They were all silent for several moments, all of them looking at anything but the raw emotion on the former Peacekeeper's face. "Fine," Aeryn said decisively. "I'll do it myself." She stalked off to the transport pod and returned shortly with a length of cable. She looped it around Crichton's still form and then secured the cable to herself, tying it in several secure knots.

Zhaan stood finally. "Aeryn, wait."

"No. Nothing you can say is going to make me change my mind, Zhaan."

The Delvian nodded. "I wouldn't expect that it would. I was…I was only going to say…go with the goddess, Aeryn."

"You're really going to let her do this?" Chiana asked as she jumped to her feet. D'Argo also stood, but said nothing.

"Yes, Chiana, I am. It may all be motivated by selfishness on my part, but I believe that she is right. Crichton would never be willing to accept a life that wasn't truly his. We owe it to him to make the choice knowing that everything here has been real. Even if it means losing them both."

"Look, I'll do everything I can to come back, to bring him with me."

Chiana nodded numbly, but said nothing further.

D'Argo moved forward and grabbed hold of part of the cable. "Should it be necessary, I will pull you back. Different universe or no, I will pull you back."

Aeryn smiled at him and took a deep breath. She reached a hand out and lay it on top of Crichton's arm. After only the briefest moments of hesitation, she slid her hand down his arm and into the icy wall. Her eyes widened and she gasped, but she did not falter. She moved closer and slowly pushed her arm through. Then, without a backward glance, she stepped through completely.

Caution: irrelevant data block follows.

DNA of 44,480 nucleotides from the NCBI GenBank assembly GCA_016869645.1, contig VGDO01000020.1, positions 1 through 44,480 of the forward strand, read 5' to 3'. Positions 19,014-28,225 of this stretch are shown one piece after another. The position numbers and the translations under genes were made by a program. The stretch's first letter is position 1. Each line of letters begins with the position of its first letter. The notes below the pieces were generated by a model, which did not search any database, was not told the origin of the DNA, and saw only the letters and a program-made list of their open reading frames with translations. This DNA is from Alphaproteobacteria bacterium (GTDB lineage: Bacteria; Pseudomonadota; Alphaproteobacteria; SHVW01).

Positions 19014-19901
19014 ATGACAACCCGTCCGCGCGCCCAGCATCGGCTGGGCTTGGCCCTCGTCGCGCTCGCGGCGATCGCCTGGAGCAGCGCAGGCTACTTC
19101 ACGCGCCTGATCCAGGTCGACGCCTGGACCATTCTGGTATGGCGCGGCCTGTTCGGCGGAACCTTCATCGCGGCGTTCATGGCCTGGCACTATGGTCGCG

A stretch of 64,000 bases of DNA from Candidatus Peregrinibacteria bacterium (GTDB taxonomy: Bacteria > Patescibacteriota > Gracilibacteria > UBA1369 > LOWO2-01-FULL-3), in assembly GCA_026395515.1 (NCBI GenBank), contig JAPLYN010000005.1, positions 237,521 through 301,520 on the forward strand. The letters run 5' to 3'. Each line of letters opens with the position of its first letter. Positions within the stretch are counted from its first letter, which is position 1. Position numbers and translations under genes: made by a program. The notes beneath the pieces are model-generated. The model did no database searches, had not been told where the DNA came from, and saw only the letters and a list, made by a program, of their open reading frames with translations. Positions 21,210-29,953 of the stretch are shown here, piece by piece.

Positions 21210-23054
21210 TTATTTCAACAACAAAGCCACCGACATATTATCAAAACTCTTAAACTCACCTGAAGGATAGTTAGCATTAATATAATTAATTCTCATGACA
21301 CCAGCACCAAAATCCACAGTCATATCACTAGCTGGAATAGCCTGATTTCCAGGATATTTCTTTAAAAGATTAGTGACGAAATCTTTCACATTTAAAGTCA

D'Argo kept a firm hold on the cable as the slack was taken up. Soon, it was pulled taut. They all stood in silence, all of them watching the flickering luminescence behind the wall. Zhaan closed her eyes and began to pray softly. Chiana moved to stand next to D'Argo. She ducked under his arms and then reached out, grabbing a hold of the cable as well. "Come back," she said softly as tears fell from her dark eyes. "Both of you."

Rygel backed off from the wall slightly until he was standing next to Crichton's unmoving body. He placed a hand on his shoulder and continued to watch both Crichton's face and the wall of ice for any signs of life. "For what its worth," he said softly, "if anyone has a chance of making it work, it's that stubborn Peacekeeper bitch of yours. She's quite formidable when she's made her mind up. Though, I still say…it would have been easier to cut your arm off."


John paced from one end of the ranch's spacious living room to the other. The phone had rung several times and when he'd failed to answer it, it had begun to ring constantly. He was certain that it was his father or perhaps DK on the phone, but he didn't trust himself to speak. He'd finally yanked the cord from the wall, silencing it. He knew that it would only worry them and he felt no small measure of guilt on that count. But how could he even try to make sense at this point? Though the pain in his head had dulled to a low, throbbing ache, his head was spinning. He wanted nothing more than to forget everything that had happened earlier in the morning, but he couldn't. The images that had been forced upon him continued to plague him. It was more than a little disturbing for him to realize that so few of those memories, he couldn't even think of them as dreams any longer, so few of them frightened him. There were some that did. Dark, sinister ones that he shied away from as he paced the darkening room.